By John Schroyer
Robberies involving medical marijuana dispensaries, recreational stores and cultivation sites may make headlines, but the biggest security threat for cannabis businesses isn’t tied to unknown masked men hoping to make a quick buck.
Roughly 90% of financial and product loss in the marijuana industry can be chalked up to employee theft, according to security experts who work with cannabis companies.
“Almost all theft is internal that we’ve seen,” said Dan Williams, chief executive officer of Canna Security America, which operates in 12 marijuana markets across the country.
The other 10% of product loss results from either external theft, such as robberies, or simply poor tracking by companies, experts said.
Employee theft is prevalent in most industries but is particularly challenging for cannabis companies, which often deal with large amounts of cash and a product that is easy to pilfer. That increases the temptation among workers to divert some money or cannabis into their own pockets – and makes employee theft much more difficult for businesses to identify and prevent.
Businesses can lose tens of thousands of dollars a year to employee theft, which adds up to millions of dollars annually across the industry.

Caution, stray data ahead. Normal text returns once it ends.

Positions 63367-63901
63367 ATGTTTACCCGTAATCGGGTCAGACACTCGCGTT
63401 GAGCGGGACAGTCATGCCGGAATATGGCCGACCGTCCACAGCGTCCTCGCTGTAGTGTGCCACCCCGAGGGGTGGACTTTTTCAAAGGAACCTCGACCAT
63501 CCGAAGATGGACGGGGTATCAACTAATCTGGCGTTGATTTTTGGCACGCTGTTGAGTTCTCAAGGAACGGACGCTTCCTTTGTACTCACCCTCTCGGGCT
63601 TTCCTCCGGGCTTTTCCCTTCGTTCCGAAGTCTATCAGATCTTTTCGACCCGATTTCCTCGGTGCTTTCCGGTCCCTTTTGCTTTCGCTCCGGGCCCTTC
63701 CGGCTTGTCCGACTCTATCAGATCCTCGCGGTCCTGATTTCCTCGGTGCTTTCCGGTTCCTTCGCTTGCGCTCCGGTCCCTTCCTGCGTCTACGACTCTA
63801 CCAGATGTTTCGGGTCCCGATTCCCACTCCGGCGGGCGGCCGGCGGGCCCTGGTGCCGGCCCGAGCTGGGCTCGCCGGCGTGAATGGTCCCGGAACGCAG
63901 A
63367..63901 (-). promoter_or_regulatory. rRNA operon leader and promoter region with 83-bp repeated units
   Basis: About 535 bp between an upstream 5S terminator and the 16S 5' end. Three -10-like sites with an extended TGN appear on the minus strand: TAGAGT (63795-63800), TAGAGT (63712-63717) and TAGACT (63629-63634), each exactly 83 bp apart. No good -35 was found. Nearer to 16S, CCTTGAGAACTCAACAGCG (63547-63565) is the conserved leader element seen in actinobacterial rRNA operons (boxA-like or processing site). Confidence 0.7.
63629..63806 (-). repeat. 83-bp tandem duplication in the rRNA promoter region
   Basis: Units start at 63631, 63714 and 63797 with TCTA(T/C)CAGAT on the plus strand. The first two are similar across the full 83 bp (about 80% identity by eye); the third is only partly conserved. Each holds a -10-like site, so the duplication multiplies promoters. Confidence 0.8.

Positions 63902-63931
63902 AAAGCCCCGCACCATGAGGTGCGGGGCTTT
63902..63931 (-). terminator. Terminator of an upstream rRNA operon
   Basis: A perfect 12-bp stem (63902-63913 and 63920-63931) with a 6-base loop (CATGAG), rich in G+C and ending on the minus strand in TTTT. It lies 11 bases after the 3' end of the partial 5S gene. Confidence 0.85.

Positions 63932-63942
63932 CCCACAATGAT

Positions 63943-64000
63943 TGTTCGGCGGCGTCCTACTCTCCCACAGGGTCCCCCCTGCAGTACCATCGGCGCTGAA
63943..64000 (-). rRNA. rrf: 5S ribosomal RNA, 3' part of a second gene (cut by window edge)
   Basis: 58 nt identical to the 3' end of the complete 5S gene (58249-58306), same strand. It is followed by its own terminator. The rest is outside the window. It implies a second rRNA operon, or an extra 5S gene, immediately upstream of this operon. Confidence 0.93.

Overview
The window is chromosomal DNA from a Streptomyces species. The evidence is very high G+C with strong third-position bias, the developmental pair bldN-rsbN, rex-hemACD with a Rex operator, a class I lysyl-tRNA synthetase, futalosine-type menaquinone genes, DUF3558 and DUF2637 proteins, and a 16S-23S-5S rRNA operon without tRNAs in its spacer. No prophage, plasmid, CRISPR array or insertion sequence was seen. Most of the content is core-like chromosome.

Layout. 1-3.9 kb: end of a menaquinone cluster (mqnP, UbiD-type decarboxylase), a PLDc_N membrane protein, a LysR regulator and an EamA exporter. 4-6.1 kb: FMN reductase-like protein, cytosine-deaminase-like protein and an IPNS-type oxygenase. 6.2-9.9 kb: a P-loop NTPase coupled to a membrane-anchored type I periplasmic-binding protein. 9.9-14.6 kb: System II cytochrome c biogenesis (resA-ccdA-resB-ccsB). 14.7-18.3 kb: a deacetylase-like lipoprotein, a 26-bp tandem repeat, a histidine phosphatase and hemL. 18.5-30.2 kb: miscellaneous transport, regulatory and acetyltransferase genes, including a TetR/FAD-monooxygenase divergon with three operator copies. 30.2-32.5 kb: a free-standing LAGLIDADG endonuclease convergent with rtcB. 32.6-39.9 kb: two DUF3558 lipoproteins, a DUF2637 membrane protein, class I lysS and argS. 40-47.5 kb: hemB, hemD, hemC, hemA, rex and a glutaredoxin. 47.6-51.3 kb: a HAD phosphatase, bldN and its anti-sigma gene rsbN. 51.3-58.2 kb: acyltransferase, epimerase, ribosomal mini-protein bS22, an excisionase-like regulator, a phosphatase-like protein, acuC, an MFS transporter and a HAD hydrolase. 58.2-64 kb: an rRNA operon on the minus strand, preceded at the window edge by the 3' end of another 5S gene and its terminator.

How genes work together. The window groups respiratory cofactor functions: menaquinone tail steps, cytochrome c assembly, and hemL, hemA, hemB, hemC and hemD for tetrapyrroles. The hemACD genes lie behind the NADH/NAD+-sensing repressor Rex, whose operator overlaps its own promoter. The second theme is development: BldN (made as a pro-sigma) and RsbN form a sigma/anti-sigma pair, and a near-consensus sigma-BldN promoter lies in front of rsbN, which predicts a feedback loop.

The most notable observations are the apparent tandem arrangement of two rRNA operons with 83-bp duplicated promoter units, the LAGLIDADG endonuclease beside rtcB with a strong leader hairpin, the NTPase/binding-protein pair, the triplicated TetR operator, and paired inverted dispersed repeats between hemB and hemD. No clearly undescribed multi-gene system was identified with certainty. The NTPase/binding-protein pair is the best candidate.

There are plenty of ways for employees to skim from cannabis companies to line their own pockets.
Owens said he had a marijuana client with an employee who lowered the price of high-quality cannabis flower for a friend, providing an enormous (and unauthorized) discount.
Owens’ company investigated, discovering more than 50 instances in a single month of the employee stealing with that method. The estimated loss to the company: $20,000.
“We do uncover theft, and then we find out that it’s pretty rife here in Colorado, just because of the part-time nature of the workforce,” Owens said. “And a lot of them are underpaid, so they feel that they’re owed something, quite frankly, and so they steal product.”
Williams said he had one marijuana shop client with an employee that actually facilitated an armed robbery.
“Two men who were armed with handguns came in, and it turned out that the person behind the front counter knew them. She actually texted them about three seconds before they came through the door, and said kind of ‘all clear,'” Williams said. “It was completely an inside job.”
Another story Owens offered was a time when a budtender simply took advantage of an unlocked vault at a cannabis shop where she worked, and walked out the door with $75,000 in cash.
“The vault was open, and the downstairs door was open as well,” Owens said.
But there are plenty of other instances that are much simpler: Employees pocket some flower or cash here and there, which often goes undetected.
Preventing Loss and Theft
There are plenty of ways that marijuana companies can avoid such situations, experts say. One of the top ways is to be diligent with tracking inventory and resources.
“Anything that they can do to create a time, date and attendance stamp on any time product moves” can help mitigate loss, said Rick Rolland, president of Rolland Lock and Safe Co., which works with the cannabis industry. “The technology is there. The question becomes, are the dispensaries savvy enough to adopt the technology and apply it to their products?”